It goes without saying that there is a long road ahead before inflation returns to the Central Bank’s (CBI) 2.5% target. Hopefully, though, the economy is recovering from the impact of the pandemic and the war, which should lead to greater price stability, all else being equal. We expect inflation to lose steam as import prices stabilise, the ISK appreciates, and the housing market rebalances. According to our long-term forecast, inflation will average 8.4% in 2022, 6.5% in 2023, and 4.0% in 2024. Given the prospect of a cooler housing market and lower imported inflation, one of the key uncertainties in our long-term forecast centres on the wage agreements that expire towards the end of the year.
This report is compiled by Islandsbanki Research of Islandsbanki hf.
The information in this report originates in domestic and international information and news networks that are deemed reliable, along with public information, and Islandsbanki Research’s own processing and estimates at each time. The information has not been independently verified by Islandsbanki which therefore does not guarantee that the information is comprehensive and accurate. The views of the authors can change without notice and Islandsbanki holds no obligation to update, modify or amend this publication if assumptions change.
This publication is only published for informational purposes and shall therefore not be viewed as recommendation/advice to make or not make a particular investment or an offer to buy, sell or subscribe to specific financial instruments. Islandsbanki and its employees are not responsible for transactions that may be carried out based on information put forth in the report. Before making an investment decision, recipients are urged to seek expert advice and get well acquainted with the investments market and different investment alternatives. There are always financial risks related to investment activities, including risk due to international investments and fluctuations in the exchange rate of currencies. Investors’ investment objectives and financial position vary. Past performance does not indicate nor guarantee future performance of an investment.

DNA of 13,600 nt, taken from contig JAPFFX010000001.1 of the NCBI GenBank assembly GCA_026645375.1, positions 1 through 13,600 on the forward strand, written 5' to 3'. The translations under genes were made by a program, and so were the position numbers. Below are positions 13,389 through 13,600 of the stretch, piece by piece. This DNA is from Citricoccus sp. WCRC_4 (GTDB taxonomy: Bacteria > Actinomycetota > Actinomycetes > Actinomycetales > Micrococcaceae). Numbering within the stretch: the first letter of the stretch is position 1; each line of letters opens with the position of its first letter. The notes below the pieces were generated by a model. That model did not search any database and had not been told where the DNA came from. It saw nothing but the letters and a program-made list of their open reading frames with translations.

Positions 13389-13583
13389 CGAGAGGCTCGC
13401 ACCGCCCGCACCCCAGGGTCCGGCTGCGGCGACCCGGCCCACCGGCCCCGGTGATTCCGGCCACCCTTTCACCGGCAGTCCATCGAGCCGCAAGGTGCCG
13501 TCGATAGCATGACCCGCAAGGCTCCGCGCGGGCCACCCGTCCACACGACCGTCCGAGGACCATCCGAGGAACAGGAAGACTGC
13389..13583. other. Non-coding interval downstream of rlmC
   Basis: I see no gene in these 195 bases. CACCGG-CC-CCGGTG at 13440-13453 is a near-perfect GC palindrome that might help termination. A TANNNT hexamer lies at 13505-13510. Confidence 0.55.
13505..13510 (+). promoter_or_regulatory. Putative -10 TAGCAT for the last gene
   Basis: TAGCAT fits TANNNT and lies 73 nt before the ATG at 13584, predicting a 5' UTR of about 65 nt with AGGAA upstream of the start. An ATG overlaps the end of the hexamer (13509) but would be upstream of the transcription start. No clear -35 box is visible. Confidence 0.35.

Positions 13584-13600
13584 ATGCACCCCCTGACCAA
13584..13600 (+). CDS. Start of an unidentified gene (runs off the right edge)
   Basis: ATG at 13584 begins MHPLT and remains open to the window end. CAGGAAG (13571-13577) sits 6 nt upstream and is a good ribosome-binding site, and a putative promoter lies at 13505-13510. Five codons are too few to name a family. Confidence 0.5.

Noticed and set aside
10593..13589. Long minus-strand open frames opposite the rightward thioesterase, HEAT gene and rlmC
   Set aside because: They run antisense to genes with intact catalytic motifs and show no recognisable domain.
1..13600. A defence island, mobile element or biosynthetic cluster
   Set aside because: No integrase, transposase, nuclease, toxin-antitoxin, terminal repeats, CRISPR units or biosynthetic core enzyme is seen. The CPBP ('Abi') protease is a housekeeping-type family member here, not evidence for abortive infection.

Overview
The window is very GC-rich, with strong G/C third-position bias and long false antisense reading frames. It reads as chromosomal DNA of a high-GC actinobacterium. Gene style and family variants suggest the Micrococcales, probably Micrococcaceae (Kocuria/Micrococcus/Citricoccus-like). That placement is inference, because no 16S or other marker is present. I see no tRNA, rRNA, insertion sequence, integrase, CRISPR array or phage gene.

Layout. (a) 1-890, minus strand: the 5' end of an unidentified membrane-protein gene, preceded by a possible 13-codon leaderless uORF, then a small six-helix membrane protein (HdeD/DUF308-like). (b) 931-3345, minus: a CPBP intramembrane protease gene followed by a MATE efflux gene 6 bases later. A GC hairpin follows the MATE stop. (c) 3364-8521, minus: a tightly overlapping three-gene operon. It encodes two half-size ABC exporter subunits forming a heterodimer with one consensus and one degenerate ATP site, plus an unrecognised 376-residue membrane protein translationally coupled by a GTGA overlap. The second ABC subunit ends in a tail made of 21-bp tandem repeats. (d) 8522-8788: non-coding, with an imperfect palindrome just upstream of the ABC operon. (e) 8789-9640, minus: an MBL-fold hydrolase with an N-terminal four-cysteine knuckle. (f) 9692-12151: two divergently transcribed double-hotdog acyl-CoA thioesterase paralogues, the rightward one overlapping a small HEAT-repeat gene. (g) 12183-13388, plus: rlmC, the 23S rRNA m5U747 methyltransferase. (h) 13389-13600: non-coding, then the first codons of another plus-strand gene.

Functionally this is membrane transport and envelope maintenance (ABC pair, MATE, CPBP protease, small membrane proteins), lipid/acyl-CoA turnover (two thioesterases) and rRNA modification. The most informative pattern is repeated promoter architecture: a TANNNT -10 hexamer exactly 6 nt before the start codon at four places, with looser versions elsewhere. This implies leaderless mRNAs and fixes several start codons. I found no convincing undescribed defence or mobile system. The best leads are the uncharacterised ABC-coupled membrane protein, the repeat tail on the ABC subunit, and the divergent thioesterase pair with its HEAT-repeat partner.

The research report and other information received from Islandsbanki are meant for private use only. The materials may not be copied, quote or distributed, in part or in whole, without written permission from Islandsbanki.
This report is a short compilation and should not be considered to contain all available information on the subject it discusses.
Supervisory body: The Financial Supervisory Authority of Iceland (www.fme.is).
This report or copies of it must not be distributed in the United States or to recipients who are citizens of the United States against restrictions stated in the United States legislation. Distributing the report in the United States might be seen as a breach of these laws.
The information provided in this publication is not intended to be distributed or circulated in any manner in Canada and therefore should not be construed as any kind of financial recommendation or advice provided within the meaning of Canadian securities laws.
Laws and regulations of other countries may also restrict the distribution of this report.
Further information regarding material from Islandsbanki Research can be accessed on the following website: http://www.islandsbanki.is.